Trail-Cam Catches Cat Taking Down Heard County Deer

Cougar or bobcat? Biologists lean toward the latter, a far more likely culprit in Georgia.

Nick Carter | October 29, 2010

A young deer steps into the frame. Notice the ground litter, which would appear to be a tail in the next photo.

The cat pounces. Again, notice what appears to be a tail, which would have distinguished this cat from a bobcat, is actually ground litter as evidenced in the first photo.

The cat finishes off its prey.

Notice in the left side of the frame, the deer’s hind legs as it is presumably dragged away by the cat.

A blurry photo of the cat as it leaves the scene.

At the first glance, we thought we had the undeniable proof of cougars we have been looking for in our year-long cougar quest, but DNR officials have since pointed out a couple elements in these photos that leave species identification open for doubt.

This series of photos was captured by Drew Atkins, of Franklin, on his Heard County hunting land in late September. Drew contacted GON and DNR Sgt. Jim Bradfield seeking advice on what to do about the big cat.

Both Bradfield and Region 4 Game Management Supervisor Kevin Kramer pointed out the dark markings on the cat’s ears in Photo No. 3 as evidence the cat is a bobcat. Cougars and Florida panthers also have dark coloration on the back of the ears, but Kramer said he could identify the pattern as consistent with that of a bobcat.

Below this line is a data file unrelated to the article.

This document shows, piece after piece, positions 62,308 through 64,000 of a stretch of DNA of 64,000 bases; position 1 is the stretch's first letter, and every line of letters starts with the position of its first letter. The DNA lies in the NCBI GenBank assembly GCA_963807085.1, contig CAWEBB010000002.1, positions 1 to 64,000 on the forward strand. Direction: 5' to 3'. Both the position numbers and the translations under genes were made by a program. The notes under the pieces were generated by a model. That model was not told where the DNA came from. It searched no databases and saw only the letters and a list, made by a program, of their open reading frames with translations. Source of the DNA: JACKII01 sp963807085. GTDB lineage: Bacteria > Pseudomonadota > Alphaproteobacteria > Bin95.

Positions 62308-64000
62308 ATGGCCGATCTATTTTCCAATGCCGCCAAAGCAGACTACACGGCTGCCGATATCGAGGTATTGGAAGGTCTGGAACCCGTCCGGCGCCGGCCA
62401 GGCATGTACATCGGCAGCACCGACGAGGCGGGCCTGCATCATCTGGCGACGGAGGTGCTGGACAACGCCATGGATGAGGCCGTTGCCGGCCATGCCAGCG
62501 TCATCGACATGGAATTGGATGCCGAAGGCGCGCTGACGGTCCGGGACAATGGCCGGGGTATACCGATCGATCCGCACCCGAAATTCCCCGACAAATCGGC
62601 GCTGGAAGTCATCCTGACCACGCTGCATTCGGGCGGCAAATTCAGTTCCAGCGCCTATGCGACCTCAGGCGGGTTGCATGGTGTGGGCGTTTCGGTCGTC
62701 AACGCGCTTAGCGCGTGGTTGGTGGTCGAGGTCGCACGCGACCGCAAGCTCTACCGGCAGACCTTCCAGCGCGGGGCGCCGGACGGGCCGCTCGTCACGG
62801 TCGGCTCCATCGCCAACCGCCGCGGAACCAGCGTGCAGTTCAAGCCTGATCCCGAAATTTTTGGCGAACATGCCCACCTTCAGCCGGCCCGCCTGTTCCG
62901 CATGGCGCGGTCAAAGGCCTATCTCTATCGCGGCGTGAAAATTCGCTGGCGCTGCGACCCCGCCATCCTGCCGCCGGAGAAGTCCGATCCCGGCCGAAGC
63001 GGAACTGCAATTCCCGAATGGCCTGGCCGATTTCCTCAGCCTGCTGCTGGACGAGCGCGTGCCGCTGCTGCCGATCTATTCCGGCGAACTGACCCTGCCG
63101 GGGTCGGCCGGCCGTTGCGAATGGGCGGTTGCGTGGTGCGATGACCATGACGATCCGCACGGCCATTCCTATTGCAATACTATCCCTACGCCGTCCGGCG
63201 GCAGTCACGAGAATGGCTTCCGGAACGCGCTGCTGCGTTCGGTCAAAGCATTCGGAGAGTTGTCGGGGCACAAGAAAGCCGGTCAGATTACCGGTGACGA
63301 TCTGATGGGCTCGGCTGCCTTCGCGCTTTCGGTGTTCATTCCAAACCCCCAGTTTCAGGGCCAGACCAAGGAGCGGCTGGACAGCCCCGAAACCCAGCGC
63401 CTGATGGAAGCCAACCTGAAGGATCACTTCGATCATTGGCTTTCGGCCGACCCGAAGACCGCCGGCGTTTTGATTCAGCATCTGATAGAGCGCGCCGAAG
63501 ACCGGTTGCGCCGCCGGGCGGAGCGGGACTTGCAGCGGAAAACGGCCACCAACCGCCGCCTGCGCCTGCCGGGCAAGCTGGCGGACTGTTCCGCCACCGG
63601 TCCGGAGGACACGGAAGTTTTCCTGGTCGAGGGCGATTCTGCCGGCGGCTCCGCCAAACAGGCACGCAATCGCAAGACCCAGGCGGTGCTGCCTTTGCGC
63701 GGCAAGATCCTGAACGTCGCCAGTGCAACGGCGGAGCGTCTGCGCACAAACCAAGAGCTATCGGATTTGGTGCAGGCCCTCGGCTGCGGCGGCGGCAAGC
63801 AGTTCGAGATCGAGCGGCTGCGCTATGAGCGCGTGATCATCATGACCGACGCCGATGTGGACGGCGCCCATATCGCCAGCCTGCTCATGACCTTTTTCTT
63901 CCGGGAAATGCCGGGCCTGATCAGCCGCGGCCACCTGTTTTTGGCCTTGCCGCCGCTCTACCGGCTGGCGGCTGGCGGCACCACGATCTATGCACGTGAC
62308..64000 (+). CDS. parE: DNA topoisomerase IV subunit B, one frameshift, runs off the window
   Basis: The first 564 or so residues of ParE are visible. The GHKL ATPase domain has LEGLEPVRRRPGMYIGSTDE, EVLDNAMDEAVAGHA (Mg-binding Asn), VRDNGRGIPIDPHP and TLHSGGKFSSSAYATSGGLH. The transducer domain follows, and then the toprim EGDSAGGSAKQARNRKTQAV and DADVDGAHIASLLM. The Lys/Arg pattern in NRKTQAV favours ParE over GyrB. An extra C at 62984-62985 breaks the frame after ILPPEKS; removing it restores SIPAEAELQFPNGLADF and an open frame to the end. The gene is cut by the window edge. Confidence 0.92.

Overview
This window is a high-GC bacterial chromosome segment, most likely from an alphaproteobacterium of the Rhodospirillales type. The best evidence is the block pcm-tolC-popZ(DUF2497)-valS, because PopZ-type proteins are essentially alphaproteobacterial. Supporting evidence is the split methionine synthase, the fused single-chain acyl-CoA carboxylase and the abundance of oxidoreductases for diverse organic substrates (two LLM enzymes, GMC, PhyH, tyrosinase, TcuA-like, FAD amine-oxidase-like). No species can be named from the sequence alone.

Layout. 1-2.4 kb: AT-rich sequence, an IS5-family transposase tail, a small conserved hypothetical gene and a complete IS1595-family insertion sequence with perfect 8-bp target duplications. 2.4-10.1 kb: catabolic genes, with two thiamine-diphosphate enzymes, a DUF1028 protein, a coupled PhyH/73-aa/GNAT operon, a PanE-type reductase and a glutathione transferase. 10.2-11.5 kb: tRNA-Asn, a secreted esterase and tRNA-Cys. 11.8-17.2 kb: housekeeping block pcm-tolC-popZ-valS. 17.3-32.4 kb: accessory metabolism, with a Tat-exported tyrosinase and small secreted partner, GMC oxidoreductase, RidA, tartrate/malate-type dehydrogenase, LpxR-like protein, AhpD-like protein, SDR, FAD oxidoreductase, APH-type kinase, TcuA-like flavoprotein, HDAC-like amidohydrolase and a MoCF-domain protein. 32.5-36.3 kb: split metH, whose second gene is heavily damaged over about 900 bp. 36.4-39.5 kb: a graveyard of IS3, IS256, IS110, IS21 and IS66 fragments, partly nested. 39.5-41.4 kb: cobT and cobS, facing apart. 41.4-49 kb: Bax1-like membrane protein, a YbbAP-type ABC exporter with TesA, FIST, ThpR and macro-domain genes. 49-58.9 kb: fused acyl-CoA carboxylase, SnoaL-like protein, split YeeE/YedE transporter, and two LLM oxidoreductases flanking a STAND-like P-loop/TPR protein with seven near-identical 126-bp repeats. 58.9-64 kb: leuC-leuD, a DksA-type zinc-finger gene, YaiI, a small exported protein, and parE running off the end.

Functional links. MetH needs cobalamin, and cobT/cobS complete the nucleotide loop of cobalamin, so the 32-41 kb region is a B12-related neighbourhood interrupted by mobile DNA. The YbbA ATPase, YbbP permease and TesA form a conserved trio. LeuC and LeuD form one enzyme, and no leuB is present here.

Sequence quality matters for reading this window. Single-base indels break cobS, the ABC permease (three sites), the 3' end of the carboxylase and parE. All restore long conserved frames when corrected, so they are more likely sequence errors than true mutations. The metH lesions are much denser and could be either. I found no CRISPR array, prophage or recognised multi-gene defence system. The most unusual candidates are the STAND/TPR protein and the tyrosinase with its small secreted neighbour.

Also, judging from photos of deer from the same setup, this one appears to be a small fawn. Finally, what looks to be a long tail in photo No. 2, which would have distinguished this cat from a bobcat, is actually a shadow or a piece of ground litter. The same feature is in the same place in photo No. 1.

DNR seems certain this cat is a bobcat, but the doubts raised may not be enough to convince some this is not a cougar. Regardless, it’s not every day you see a cat dragging down a deer in the Georgia woods.

$1,000 reward offered for best evidence of a Georgia cougar.

GON is ponying up $1,000 to find physical evidence of Georgia cougars in the wild. With a deadline of May 1, 2011, we are asking readers to submit the best physical evidence they can legally gather of cougars. Evidence must be from Georgia, and submissions must include full name and contact information. Evidence will be subjected to an investigation to determine validity. GON will only accept original evidence (newspaper clippings or third-party evidence will not be accepted). Intentionally killed cougars will not be accepted as evidence in contention for prize money. Cash prizes ($500, $300 and $200) will be awarded for the top-three submissions. GON reserves the right to publish any evidence submitted, as well as the right to disqualify any submission for any reason.

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